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By E. Korosteleva

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A. W. J. 3 per cent who would have supported Lukashenka: Iu. Andreev and I. Maksimov, Vremia novostei, 28 June 2000, p. 2. See the moving documentary work by the Belarusian writer Sviatlana Aleksievich, Chernobyl’skaia molitva (Moscow: Otlozh’e, 1997). Bykau referred to Lukashenka as a ‘dictator’ and spoke of the ‘unnoticed catastrophe’ of the decline of the Belarusian language and culture at the anniversary meeting of the Organisation for Security and Co-operation in Europe, Tampere, Finland (July 2000).

If the ruling elite’s orientation is towards a wider Europe, a country has to embark on lengthy and unpopular reforms, which are non-profitable and costly in the short term. If it is a pro-Russian choice, it will imply short-term economic sustainability with the inevitable prospect of pending system collapse. The situation is such that the CIS are essentially centred on Russia, both structurally and economically, and may not have much freedom to make their own choice. 11 This will be analysed in Chapters 9–11 below.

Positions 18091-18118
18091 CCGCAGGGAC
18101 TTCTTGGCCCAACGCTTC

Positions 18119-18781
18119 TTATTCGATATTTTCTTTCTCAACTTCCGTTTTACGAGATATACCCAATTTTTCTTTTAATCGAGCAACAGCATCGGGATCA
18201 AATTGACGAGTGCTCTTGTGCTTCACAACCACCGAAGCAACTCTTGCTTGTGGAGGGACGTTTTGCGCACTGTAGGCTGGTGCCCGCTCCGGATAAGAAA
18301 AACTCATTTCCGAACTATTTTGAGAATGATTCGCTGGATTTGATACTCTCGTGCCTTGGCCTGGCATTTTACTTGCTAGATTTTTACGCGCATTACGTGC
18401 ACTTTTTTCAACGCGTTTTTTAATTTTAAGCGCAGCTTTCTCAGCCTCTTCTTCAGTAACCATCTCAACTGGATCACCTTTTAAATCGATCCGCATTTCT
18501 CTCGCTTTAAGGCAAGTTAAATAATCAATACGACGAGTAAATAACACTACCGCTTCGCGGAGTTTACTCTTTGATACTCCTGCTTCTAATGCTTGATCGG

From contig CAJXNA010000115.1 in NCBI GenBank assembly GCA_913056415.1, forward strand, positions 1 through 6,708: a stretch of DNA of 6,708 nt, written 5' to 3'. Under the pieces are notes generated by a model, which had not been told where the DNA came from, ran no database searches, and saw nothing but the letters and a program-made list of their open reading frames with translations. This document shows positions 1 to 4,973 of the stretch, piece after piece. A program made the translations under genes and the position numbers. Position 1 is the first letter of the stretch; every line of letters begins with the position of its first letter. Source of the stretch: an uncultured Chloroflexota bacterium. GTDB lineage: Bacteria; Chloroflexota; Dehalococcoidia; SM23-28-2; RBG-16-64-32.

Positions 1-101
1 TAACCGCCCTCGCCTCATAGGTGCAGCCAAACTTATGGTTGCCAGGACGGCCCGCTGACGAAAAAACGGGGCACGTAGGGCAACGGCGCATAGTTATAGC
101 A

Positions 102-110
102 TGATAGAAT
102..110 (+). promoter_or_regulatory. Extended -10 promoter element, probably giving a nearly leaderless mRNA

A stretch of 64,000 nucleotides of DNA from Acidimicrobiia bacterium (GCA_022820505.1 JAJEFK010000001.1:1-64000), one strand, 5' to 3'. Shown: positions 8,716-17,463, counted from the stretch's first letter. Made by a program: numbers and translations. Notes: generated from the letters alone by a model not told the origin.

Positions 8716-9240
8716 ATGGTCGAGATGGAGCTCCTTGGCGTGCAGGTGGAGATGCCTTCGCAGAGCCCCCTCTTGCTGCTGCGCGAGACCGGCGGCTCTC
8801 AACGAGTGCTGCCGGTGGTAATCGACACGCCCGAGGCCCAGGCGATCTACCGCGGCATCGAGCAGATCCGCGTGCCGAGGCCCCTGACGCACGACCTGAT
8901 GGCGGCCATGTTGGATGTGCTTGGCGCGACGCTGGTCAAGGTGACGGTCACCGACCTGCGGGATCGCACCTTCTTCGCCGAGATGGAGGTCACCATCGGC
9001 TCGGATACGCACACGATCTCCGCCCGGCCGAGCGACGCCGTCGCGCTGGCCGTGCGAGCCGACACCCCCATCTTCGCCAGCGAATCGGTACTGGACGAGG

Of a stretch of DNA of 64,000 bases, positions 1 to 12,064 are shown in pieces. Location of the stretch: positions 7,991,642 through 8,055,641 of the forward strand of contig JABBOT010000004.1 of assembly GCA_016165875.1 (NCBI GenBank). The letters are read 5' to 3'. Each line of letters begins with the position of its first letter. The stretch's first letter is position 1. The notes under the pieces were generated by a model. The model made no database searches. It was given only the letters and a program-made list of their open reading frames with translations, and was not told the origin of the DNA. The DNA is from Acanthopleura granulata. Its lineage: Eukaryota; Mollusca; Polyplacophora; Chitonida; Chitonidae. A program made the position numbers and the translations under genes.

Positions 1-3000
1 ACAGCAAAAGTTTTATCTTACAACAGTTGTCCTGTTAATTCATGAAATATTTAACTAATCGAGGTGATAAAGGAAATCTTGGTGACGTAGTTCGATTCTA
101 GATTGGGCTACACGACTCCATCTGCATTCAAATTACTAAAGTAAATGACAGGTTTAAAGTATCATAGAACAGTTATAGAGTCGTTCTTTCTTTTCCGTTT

Further significant evidence about Belarus’s democratic potential is provided in Chapter 6 by Christian Haerpfer, who analyses the political behaviour and attitudes of the Belarusian electorate in the period 1992–2000 in comparison with those in six other post-Soviet states. He finds that in 2000, 47 per cent of citizens of Belarus expressed support for their government – a pattern of electoral support similar to that in Estonia, Latvia and the Balkans, but different from that in Russia and Ukraine.

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